The book contains two parts.
The first part is about the Feynman being Feynman — curious and ‘crazy’ :) Thoroughly enjoying like the first book.
The second part, the appendix, and the epilogue of this book focus on the Challenger accident. It reads like a fast-paced investigative novel that will have a big reveal at the end. However, there is no such big reveal at the end about the accident. But, it does reveal a lot about engineering, science, due process, and management, and their aspects that are supposed to enable large and complex undertakings like space missions but at times fail to do so. This part illustrates how uncertainty is an integral part of science and engineering and yet we try to ignore it or play loose with it. Kinda suggests science and engineering must adopt a humbler approach to problems particularly when they are influenced by uncertainty and reality.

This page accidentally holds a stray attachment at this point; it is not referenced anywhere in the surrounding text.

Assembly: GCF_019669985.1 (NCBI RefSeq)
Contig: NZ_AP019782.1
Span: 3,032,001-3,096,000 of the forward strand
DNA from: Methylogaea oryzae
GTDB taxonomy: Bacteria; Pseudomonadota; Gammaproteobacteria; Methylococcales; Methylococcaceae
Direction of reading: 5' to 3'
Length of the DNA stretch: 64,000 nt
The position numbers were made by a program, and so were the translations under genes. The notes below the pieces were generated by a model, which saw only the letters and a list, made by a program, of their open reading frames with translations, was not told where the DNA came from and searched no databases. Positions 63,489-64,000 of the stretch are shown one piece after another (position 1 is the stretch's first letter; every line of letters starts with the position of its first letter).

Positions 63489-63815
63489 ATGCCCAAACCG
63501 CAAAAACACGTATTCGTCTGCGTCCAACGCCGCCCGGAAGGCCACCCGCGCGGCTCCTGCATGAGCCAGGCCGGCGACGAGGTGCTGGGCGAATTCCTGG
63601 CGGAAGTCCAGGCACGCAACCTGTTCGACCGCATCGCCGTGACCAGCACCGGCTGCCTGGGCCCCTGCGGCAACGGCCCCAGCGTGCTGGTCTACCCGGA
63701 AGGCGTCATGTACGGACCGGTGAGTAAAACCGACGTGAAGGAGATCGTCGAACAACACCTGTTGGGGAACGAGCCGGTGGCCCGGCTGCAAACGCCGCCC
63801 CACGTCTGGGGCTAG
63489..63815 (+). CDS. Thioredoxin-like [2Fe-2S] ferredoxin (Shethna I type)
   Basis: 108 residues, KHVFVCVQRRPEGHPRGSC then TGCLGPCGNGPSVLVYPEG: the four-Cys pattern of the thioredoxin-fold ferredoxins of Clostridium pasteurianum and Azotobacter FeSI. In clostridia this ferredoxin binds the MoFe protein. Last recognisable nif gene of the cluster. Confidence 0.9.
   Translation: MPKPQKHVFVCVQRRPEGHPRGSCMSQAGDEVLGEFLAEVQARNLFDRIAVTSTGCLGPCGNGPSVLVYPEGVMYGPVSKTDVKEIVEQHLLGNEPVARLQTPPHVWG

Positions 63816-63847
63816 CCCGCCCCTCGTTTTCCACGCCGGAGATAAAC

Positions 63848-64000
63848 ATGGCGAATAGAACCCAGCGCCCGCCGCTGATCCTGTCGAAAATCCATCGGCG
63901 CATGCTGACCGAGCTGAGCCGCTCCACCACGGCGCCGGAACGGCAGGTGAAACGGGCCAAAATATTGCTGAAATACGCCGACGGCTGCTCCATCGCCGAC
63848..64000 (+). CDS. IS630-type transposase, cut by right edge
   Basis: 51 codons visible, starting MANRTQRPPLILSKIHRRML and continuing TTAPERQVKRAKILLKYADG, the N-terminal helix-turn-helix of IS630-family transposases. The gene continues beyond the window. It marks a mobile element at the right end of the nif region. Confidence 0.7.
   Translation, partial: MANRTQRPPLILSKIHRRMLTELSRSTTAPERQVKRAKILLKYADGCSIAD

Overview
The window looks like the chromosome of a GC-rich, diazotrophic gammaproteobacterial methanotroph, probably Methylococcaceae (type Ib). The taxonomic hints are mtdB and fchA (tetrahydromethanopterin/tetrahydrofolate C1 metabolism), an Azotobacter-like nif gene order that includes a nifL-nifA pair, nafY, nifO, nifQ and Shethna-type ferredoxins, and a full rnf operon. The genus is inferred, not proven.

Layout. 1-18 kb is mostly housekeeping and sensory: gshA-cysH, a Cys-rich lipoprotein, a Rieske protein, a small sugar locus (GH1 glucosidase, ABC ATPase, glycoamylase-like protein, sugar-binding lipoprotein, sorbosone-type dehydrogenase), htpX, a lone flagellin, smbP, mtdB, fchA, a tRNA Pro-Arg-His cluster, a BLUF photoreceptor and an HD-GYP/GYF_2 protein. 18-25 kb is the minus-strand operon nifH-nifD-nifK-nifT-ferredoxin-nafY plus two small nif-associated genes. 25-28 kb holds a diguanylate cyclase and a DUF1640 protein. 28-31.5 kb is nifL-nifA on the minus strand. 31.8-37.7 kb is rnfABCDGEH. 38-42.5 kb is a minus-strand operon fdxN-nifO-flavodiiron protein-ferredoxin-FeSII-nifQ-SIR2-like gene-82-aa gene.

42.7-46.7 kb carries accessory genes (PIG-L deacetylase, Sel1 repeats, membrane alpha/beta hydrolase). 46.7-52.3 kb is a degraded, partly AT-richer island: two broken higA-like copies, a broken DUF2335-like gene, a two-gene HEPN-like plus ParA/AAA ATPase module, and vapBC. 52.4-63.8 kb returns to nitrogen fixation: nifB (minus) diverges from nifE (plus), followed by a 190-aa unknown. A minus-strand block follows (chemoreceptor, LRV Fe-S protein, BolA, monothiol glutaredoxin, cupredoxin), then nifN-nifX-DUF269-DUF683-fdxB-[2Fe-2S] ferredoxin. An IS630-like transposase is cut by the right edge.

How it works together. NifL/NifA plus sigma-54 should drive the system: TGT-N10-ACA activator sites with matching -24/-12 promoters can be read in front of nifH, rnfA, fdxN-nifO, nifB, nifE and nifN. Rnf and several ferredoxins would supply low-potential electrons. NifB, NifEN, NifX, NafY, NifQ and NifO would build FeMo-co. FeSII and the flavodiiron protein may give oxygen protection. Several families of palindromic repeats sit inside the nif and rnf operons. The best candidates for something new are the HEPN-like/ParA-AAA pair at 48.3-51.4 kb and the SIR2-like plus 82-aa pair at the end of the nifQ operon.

Interestingly, Feynman lauds software development practices used to develop software for space mission.
Here are two quotes that stuck a chord.
- For a successful technology, reality must take precedence over public relations, for Nature cannot be fooled.
- To every man is given the key to the gates of heaven; the same key opens the gates of hell. — This Buddhist quote is mentioned in the context that science/technology is powerful and has not concept of good or bad. It is up to the wielder of science/technology to put it good or bad use.
Looking back, I wish that I had read this book a few years ago. Then, I would have included this as reading material in my “verification and validation” course.